Fritillaria purdyi flowering now...

Jane McGary
Sat, 23 Aug 2003 09:43:04 PDT
Paul Tyerman wrote,Fritillaria purdyi that is
>flowering for me here in Canberra, Australia at the moment.
>This is always the first Fritillaria to flower each season.

This is interesting, because here in Oregon it is one of the later American 
species to flower. In the wild, it blooms at the same time as Fritillaria 
pluriflora, which grows nearby, but here F. pluriflora blooms a month 
earlier. The first fritillaria to flower here is usually F. stenanthera, 
but of course it is knocked off its natural schedule by being in a 
(usually) warmer winter than at home. F. sewerzowii (syn. Korolkowia) is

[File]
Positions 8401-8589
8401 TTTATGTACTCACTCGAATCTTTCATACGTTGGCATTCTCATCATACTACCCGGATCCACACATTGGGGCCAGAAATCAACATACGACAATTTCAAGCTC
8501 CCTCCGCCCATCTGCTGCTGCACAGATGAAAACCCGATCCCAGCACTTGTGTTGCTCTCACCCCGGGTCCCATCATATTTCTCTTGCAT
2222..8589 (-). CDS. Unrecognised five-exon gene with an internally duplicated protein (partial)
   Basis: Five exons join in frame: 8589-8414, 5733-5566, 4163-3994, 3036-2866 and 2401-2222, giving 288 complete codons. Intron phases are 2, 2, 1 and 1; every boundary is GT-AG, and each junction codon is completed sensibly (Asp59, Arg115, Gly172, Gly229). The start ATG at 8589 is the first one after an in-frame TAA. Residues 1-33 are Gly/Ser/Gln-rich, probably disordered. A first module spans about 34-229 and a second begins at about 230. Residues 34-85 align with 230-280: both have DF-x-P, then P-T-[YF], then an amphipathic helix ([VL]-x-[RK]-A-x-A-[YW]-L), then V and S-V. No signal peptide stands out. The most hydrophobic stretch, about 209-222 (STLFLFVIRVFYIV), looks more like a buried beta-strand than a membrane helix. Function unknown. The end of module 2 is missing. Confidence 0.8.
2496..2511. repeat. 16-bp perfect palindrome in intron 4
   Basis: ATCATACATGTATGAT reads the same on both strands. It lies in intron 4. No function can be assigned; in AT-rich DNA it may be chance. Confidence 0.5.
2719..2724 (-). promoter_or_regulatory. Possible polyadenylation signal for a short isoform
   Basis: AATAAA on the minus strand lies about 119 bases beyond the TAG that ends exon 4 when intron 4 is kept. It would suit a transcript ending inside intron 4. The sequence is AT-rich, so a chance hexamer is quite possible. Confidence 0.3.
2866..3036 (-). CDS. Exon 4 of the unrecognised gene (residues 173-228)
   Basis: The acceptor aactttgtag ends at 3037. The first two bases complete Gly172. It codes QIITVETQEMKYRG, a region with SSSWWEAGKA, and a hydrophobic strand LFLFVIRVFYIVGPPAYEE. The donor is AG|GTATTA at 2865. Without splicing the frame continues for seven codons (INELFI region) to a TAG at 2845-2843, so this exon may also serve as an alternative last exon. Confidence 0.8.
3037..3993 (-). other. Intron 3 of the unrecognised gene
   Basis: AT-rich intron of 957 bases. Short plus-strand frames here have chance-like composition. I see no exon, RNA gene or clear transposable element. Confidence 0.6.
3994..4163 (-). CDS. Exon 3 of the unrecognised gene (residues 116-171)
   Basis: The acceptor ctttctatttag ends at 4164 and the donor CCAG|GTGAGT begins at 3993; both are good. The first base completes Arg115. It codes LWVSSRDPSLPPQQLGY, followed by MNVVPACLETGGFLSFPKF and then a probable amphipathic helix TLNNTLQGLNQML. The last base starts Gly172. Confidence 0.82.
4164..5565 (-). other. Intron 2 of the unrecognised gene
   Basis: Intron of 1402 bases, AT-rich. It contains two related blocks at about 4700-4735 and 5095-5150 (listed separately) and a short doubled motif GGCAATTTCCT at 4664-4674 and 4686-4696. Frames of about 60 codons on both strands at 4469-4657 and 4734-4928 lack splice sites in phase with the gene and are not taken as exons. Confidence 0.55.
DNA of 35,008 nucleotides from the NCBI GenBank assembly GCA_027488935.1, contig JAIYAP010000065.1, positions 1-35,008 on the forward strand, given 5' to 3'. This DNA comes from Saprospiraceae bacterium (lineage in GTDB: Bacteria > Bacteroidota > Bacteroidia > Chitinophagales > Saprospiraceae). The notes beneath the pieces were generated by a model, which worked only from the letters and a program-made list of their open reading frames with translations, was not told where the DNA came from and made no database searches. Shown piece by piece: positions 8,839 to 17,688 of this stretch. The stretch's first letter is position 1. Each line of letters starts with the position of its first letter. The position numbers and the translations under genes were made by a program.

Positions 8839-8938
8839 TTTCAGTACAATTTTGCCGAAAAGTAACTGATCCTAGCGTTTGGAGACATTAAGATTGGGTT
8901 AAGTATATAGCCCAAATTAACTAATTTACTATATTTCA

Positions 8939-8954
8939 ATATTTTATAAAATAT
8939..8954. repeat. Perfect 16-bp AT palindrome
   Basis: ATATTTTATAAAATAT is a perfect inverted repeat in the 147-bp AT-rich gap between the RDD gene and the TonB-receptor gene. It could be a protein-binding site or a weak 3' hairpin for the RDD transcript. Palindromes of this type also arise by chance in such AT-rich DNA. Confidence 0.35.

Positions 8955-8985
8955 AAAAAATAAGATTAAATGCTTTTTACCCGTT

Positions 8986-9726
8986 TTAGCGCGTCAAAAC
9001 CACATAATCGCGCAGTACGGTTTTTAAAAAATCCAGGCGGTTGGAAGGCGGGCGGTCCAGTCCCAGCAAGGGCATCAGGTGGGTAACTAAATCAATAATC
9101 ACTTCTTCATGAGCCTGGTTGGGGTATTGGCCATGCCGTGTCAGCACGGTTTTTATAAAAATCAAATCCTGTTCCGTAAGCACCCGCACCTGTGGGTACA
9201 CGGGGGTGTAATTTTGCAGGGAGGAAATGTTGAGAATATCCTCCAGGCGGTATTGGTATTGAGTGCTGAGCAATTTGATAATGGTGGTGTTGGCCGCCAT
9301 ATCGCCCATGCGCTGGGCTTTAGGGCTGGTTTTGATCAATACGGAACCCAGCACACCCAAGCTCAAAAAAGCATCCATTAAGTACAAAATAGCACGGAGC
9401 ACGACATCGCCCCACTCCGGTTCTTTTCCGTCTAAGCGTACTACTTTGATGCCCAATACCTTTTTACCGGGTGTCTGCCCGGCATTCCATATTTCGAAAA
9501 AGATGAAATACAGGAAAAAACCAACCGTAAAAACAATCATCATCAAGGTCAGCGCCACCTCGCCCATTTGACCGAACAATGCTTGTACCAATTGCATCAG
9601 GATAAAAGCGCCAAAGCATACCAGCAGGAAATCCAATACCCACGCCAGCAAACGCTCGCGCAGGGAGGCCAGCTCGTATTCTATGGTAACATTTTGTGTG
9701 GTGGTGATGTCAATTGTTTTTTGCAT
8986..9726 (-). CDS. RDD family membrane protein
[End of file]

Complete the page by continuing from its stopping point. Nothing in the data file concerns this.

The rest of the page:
also very early for the same reason, and February usually sees flowers on 
F. striata, arriana, bucharica, raddeana, eduardii, and some of the yellow 
Greek-island species of the F. carica/euboica group. (I certainly wish I 
could get visitors out here in February!) As you can see, the colorful ones 
seem to flower earlier than the dark purple and green ones; I wonder if it 
has something to do with the emergence of flies or wasps vs. other 
pollinators? Bumblebees and other bees are busy here long before I see any 
wasps. And at the very end of the fritillaria season, the color returns 
with F. recurva, gentneri, and eastwoodiae (closely related), which are 
pollinated by hummingbirds--which don't arrive until RIbes sanguineum is in 
flower in the woods.

Jane McGary
Northwestern Oregon

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